* Soybeans at highest since Feb. 28 on Argentina's dryness
* Chicago wheat rises 1 pct, corn recoups Friday's losses
(Adds details, quotes) SINGAPORE, Feb 26 (Reuters) - Chicago soybean futures rose for a fifth consecutive session on Monday, climbing to a 1-year high with no let up in dry weather curbing yields in the world's third-largest exporter, Argentina. Wheat rose 1 percent to its highest since August while corn bounced back after closing marginally lower on Friday. The Chicago Board Of Trade most-active soybean contract climbed 0.7 percent at $10.54-1/2 a bushel by 0319 GMT, after rising to as much as $10.55 - the highest since Feb. 28. Wheat gained 0.9 percent at $4.68-1/2 a bushel, after climbing earlier in the session to $4.71, the highest since Aug. 1. Corn was up 0.5 percent to $3.68 a bushel, having closed down 0.1 percent in the previous session. "Argentina's dryness has been the big story in the soybean market, but record Brazilian supplies should compensate for some of the supply losses," said Phin Ziebell, an agribusiness economist for National Australia Bank. "Beyond South America, it will be interesting to see how things develop in the U.S." Argentina, which is also the world's biggest supplier of soyoil and soymeal, has been grappling with dry weather since late last year. The effects are becoming apparent as crops are in the sensitive yield-formation stages. Brazilian soybean farmers are expected to harvest a record 117.5 million tonnes of soybeans in the 2017/18 crop cycle, a top executive at Brazil-based consultancy Agroconsult said on Friday. Brazil has been taking a larger share of the Chinese soybean market. China's imports of soybeans from the United States in January fell 14 percent from the same month a year ago, customs data showed, as Brazil grabbed a larger slice of the world's biggest market for the oilseed with higher-protein beans.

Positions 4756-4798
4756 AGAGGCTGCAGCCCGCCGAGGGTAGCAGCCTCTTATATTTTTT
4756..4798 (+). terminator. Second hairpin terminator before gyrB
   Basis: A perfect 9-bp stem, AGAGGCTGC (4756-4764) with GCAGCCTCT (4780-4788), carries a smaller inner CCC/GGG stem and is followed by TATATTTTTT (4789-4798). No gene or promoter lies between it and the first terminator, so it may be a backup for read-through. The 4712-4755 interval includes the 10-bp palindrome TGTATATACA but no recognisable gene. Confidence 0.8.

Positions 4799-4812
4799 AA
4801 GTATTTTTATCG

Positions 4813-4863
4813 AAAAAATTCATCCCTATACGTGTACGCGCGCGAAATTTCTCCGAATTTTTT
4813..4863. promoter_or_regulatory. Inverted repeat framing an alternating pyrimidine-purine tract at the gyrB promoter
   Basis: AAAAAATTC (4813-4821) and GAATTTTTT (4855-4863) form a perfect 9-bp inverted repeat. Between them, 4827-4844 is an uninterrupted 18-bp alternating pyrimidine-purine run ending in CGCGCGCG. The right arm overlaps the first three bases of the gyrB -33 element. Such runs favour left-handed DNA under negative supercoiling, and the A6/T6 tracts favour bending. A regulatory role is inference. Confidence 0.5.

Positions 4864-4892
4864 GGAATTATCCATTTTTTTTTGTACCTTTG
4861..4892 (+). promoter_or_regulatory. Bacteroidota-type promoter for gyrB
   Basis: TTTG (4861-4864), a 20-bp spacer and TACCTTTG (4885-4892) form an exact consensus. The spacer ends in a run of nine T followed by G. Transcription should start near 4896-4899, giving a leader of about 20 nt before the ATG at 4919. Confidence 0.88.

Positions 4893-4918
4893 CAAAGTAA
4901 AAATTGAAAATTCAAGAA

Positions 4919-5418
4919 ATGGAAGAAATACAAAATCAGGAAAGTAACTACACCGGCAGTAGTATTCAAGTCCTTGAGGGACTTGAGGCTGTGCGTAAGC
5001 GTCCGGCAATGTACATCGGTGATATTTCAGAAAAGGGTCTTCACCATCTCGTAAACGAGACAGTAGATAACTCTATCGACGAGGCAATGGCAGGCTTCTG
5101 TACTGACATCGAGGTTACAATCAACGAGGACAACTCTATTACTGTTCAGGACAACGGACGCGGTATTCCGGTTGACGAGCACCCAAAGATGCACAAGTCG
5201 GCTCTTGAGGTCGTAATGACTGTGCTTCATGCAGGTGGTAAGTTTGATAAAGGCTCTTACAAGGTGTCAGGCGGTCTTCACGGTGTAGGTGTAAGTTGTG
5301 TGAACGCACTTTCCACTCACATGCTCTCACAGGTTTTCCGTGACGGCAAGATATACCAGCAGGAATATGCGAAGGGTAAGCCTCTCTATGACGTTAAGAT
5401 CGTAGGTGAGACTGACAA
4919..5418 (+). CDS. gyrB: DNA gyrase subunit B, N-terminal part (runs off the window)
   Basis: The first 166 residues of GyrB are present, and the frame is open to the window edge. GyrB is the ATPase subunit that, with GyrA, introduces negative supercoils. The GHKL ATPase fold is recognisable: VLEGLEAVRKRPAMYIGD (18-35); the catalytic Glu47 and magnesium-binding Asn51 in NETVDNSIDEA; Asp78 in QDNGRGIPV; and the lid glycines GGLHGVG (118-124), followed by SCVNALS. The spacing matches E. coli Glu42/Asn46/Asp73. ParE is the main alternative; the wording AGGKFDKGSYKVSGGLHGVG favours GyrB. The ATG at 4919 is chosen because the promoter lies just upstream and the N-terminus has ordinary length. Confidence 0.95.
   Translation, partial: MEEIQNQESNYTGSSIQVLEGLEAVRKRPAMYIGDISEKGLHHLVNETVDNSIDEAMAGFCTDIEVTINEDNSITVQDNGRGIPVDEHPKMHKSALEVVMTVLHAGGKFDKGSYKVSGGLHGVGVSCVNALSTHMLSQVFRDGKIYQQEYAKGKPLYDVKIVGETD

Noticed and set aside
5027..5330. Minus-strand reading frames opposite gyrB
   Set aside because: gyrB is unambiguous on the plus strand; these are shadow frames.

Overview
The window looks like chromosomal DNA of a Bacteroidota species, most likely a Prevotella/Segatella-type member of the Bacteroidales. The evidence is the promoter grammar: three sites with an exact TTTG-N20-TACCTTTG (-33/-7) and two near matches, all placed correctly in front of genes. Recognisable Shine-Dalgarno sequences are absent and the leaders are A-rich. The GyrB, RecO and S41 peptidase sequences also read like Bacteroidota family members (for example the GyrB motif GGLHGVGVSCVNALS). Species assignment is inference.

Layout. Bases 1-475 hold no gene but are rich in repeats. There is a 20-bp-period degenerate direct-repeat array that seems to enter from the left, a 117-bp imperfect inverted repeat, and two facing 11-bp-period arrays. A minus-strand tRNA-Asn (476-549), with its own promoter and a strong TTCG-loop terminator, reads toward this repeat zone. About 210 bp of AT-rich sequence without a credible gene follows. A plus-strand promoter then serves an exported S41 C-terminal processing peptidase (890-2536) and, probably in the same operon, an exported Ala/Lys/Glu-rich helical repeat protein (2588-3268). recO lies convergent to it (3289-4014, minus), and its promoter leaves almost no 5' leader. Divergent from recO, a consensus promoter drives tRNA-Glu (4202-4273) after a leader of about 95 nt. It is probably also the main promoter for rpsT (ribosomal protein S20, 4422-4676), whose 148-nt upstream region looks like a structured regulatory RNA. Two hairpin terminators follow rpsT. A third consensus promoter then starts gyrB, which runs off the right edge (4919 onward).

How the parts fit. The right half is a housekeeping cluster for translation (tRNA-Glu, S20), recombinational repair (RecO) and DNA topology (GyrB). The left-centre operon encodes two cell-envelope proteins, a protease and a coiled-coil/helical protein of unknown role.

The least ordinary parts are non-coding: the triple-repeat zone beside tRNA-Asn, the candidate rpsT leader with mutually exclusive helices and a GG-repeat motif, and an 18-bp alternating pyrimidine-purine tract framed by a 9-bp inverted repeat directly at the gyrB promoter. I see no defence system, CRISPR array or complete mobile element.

According to customs data released on Saturday, China imported 5.82 million tonnes of U.S. soybeans in January, equal to 67 percent of all imports. Last year, U.S. beans accounted for 88.5 percent of the January total. Wheat prices have been supported by dry weather across key U.S. producing regions. Large speculators raised their net long position in CBOT corn futures in the week to Feb. 20, regulatory data released on Friday showed. The Commodity Futures Trading Commission's weekly commitments of traders report also showed that noncommercial traders, a category that includes hedge funds, increased their net short position in CBOT wheat and raised their net long position in soybeans.
Grains prices at 0319 GMT
Contract Last Change Pct chg Two-day chg MA 30 RSI CBOT wheat 468.50 4.25 +0.92% +3.82% 444.63 58 CBOT corn 368.00 1.75 +0.48% +0.34% 360.39 68 CBOT soy 1054.50 7.00 +0.67% +1.08% 1007.84 84 CBOT rice 12.21 $0.00 +0.04% +1.54% $12.23 38 WTI crude 63.80 $0.25 +0.39% +1.64% $63.20 69
Euro/dlr $1.231 $0.002 +0.17% -0.12% USD/AUD 0.7865 0.002 +0.29% +0.25%
Most active contracts Wheat, corn and soy US cents/bushel. Rice: USD per hundredweight RSI 14, exponential
(Reporting by Naveen Thukral; Editing by Christian Schmollinger)